Entanglement analysis of real-world networks

To go beyond classical synthetic models, which are not characterized by complex topological correlations, we apply our framework to a variety of real-world complex networks, representing the structure of biological, transportation, and social systems, under progressive attacks based on the discussed centrality measures.

Data sets include the neural network of the nematode worm C. elegans (N = 297) representing neurons linked by their neural junctions25, the US airports network (N = 500) representing the busiest commercial airports in the United States in 2002 with links encoding the flights between them27, the protein–protein interaction network of yeast28,29 (N = 1458), the network of Internet pages of EPA30 (N = 4253), and the citation network corresponding to the Digital Bibliography & Library Project31 (N = 12,495). All network sizes reported here are the number of nodes in the largest connected component, before the dismantling begins.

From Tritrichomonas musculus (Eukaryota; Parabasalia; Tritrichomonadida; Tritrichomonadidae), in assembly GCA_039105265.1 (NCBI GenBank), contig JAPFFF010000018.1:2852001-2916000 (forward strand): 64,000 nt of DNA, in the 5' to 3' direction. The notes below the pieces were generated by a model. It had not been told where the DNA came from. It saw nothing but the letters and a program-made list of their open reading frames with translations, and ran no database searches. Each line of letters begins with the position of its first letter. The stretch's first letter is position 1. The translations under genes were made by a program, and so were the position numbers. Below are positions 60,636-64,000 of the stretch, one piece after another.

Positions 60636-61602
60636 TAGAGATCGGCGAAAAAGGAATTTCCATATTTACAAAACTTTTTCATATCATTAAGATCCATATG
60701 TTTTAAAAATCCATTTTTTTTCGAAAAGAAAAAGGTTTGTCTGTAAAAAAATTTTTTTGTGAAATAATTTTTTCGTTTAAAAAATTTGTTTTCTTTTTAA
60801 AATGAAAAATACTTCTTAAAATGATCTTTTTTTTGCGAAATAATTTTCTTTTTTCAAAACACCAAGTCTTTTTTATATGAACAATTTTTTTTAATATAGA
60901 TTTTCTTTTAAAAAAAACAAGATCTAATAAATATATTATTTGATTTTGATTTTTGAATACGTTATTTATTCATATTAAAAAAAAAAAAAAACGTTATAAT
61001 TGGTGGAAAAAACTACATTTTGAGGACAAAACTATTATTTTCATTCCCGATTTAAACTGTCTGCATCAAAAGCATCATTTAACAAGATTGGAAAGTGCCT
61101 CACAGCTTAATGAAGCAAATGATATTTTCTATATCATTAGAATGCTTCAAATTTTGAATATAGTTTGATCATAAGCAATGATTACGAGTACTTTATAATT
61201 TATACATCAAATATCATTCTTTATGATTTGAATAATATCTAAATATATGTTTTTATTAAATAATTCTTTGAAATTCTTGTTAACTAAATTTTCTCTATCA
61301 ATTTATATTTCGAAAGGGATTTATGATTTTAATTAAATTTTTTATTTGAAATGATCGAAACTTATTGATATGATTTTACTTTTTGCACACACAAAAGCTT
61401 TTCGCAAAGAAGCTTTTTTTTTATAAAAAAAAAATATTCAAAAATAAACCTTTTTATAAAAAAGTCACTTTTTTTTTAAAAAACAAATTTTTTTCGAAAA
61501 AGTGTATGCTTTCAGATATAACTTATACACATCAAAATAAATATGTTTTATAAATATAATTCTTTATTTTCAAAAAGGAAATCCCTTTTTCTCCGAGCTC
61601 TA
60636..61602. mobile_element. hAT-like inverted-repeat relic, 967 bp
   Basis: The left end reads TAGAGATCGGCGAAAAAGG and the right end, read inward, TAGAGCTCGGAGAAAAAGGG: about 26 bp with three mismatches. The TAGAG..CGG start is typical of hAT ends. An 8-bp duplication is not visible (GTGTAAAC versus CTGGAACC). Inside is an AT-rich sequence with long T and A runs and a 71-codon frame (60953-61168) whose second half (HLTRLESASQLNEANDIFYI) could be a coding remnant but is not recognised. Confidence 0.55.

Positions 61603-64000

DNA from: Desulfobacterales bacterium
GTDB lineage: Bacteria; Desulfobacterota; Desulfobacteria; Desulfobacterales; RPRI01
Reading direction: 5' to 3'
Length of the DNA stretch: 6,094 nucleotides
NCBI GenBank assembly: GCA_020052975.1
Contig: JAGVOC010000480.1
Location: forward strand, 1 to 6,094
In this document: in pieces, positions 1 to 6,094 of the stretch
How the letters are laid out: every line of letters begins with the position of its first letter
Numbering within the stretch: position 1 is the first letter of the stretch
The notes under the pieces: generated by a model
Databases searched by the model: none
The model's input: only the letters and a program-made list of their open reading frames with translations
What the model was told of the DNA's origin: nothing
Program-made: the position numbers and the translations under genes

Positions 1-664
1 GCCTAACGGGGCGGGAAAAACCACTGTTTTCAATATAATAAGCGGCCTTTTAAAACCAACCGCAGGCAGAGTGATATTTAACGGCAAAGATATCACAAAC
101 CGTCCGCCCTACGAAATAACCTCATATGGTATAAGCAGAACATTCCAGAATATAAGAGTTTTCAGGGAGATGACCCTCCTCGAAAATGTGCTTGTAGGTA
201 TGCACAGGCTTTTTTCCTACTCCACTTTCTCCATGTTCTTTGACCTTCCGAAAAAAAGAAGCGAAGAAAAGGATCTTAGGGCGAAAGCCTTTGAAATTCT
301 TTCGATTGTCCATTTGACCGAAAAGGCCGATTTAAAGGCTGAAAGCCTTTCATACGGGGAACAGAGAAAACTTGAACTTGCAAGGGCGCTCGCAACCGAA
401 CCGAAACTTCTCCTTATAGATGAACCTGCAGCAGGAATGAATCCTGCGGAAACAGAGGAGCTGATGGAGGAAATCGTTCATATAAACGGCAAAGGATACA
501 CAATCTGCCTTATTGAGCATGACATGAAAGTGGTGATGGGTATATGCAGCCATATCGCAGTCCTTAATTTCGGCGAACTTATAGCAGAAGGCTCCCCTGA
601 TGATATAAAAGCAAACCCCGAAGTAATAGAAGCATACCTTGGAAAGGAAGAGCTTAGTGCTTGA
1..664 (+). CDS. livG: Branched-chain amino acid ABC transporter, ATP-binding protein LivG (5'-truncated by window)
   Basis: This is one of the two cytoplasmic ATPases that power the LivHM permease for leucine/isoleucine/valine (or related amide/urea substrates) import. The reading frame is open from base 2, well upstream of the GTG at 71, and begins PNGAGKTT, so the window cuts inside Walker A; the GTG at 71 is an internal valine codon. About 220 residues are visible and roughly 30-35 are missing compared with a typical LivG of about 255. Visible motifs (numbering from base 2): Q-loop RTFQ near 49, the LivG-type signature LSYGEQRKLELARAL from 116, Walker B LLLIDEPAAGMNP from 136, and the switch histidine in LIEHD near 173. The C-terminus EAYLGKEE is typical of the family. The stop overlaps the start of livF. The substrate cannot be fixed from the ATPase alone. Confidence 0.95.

As expected, all these real-world networks show higher robustness against random node removals, implying their ability to maintain their function under random failures. However, adopting the right targeted attack strategy can effectively disintegrate them (see Fig. 5). Interestingly, our analysis indicates that, for all the considered empirical systems, the entanglement centrality provides an effective dismantling strategy (see Fig. 5), comparable with the best measures.

Fig. 5: Robustness analysis of empirical networks.
figure 5

The robustness of biological, social, and transportation empirical networks against random failures and targeted attacks is represented. More specifically, the analyzed networks include the neural network of the nematode worm C. elegans, the US airports, the protein–protein interactions of yeast, the Internet pages of Environmental Protection Agency and the citation network corresponding to the Digital Bibliography & Library Project. Static attacks based on entanglement at small, middle (mid), and large scale are shown as dashed lines and compared against other centrality measures. Similar to the synthetic networks, here, entanglement at large temporal scales is effective in driving the network to its critical point. Interestingly, in some cases, small-scale entanglement is faster in causing the total dismantling, yet it performs as well as or worse than large scale in reaching the critical fraction.